In fact, OCTS and the Basic Law have worked remarkably well for over two decades despite many sometimes-intense stress-tests. The development, by the SCNPC, of the particular new Basic Law jurisprudence discussed in this article is quintessentially a product of a fresh set of significant constitutional relationship challenges pivoting around the practical and sound decision to establish a special co-location system for immigration and customs for the Hong Kong terminus of the new HSR rail line into China.
Although the HKSAR has a number of independent Extradition Agreements with a range of overseas jurisdiction (including the US) it still, after more than 21 years, has no institutional mechanisms facilitating the rendition of criminals within Greater China (that is, amongst the Mainland, the HKSAR, the MacauSAR and Taiwan). To a degree, the HKSAR has become a haven for fugitive offenders of different stripes.
The HKSAR Government has recently drafted a Bill to remedy this long-standing loophole which employs significant safeguards (but which is still most controversial within particular sectors). It aims to amend the existing Fugitive Offenders Ordinance (FOO) to allow the case-by-case, judicially reviewable, possible rendition of certain claimed fugitives.
Recent events in the HKSAR Legislative Council (LegCo) suggest that there is cause for continuing concern about political steadiness within the HKSAR. Pan-Democrat LegCo members insisted, with significant physical force, on the right to maintain a filibuster within a Bills Committee (looking at the proposed FOO amendments) after the LegCo Secretariat established, in effect, a replacement Bills Committee in order to move review of the relevant Bill forward.
The chaotic, very forceful and physical scenes within LegCo were unprecedented. Members were pushing and shoving with much vigor, snatching at a microphone, climbing over the top of other members, shouting critical comments and abuse using portable loudspeaker systems and so on. Repeated, shocking behavior was evident. It was also dishonorable: one of LegCo’s oldest members was continually intimidated as he tried to carry out his appointed tasks.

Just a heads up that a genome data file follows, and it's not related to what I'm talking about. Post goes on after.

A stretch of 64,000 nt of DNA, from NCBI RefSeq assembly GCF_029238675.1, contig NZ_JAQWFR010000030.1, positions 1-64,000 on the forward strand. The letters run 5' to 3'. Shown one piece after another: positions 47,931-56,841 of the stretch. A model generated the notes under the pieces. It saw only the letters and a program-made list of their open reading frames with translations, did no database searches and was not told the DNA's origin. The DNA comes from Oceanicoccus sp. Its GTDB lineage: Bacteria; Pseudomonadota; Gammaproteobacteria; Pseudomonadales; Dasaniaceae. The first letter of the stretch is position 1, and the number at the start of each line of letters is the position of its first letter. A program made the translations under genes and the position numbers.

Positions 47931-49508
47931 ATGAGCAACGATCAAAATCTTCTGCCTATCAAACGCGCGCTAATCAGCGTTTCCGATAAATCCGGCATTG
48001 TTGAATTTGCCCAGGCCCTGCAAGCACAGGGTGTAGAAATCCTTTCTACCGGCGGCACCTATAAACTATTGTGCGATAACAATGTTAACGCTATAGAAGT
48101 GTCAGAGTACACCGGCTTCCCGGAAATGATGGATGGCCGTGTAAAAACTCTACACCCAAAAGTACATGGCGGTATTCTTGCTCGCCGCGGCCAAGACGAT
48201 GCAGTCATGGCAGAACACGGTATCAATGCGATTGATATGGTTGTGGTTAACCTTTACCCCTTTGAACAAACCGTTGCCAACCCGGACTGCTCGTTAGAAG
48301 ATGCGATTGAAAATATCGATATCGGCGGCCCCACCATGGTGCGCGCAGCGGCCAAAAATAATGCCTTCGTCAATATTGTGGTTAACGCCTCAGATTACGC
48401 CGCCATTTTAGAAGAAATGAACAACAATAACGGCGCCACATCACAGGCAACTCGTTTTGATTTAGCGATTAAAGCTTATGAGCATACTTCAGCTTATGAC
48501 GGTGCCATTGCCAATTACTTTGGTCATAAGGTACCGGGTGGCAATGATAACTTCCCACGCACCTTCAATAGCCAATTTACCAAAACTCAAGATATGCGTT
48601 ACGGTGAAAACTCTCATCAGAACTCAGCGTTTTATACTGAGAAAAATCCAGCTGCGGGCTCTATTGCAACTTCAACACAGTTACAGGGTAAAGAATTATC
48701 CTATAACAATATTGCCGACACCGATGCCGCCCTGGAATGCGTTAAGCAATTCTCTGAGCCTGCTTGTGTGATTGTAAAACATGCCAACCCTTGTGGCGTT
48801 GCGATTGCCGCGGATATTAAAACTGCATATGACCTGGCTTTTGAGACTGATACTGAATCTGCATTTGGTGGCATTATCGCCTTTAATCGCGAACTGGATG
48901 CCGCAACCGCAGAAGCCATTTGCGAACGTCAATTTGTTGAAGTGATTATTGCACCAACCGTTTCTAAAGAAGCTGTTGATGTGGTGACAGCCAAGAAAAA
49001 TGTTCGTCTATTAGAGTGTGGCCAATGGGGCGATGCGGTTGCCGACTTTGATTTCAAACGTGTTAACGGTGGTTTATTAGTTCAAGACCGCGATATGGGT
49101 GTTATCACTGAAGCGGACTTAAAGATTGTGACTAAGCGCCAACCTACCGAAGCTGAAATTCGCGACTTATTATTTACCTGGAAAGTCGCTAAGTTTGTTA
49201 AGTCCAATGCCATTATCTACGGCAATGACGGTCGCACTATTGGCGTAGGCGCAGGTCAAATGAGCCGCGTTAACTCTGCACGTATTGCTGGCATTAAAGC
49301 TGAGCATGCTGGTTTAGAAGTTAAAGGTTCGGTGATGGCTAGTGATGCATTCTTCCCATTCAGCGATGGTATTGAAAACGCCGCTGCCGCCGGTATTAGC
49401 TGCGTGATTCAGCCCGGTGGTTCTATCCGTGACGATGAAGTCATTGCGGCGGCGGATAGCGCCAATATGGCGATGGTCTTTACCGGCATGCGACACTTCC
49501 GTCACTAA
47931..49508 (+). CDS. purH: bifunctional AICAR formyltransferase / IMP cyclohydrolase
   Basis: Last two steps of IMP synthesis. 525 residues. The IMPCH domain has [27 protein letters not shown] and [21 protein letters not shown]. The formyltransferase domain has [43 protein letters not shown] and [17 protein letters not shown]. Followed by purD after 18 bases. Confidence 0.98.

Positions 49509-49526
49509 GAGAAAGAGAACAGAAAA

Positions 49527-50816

It is timely to reflect on the oath which all LegCo members must take under the Oaths and Declarations Ordinance:
“I swear that, being a member of the Legislative Council of the Hong Kong Special Administrative Region of the People's Republic of China, I will uphold the Basic Law of the Hong Kong Special Administrative Region of the People's Republic of China, bear allegiance to the Hong Kong Special Administrative Region of the People's Republic of China and serve the Hong Kong Special Administrative Region conscientiously, dutifully, in full accordance with the law, honestly and with integrity.”
The last time meaningful political reform was achieved in the HKSAR was in 2010 (in time for the 2012 LegCo elections). All attempts at reform since have been thwarted. These recent disruptions in LegCo will almost certainly have left the reform door still more firmly closed. It currently is hard to envisage any meaningful reform discussions being restarted for 5-10 years.
Moving from the macro to a lower, but still important level, like many jurisdictions, the HKSAR is working to try and control a significant growth in school-level bullying. Some estimates of this are very serious. The very wide availability of social media is amplifying the problem. The recent awful example given in LegCo will tend to do so, also.
We can expect further instances where the SCNPC, in essence, takes the view that the Basic Law has a Living Constitution element within its DNA. This could happen when certain future Article 158 Interpretations are delivered or possibly when new Advisory Interpretations are provided. As discussed above, fresh interpretations are most likely to arise when Beijing perceives real direct or indirect threats to national security — or national sovereignty risks — arising out of significant political contestation within the HKSAR. Tempering this will be: (a) the constitutional norm of narrowly focused interpretations; combined with (b) comparative initiating-impulse-control; both evident in the limited reliance by Beijing on SCNPC Interpretations of Article 158 to date.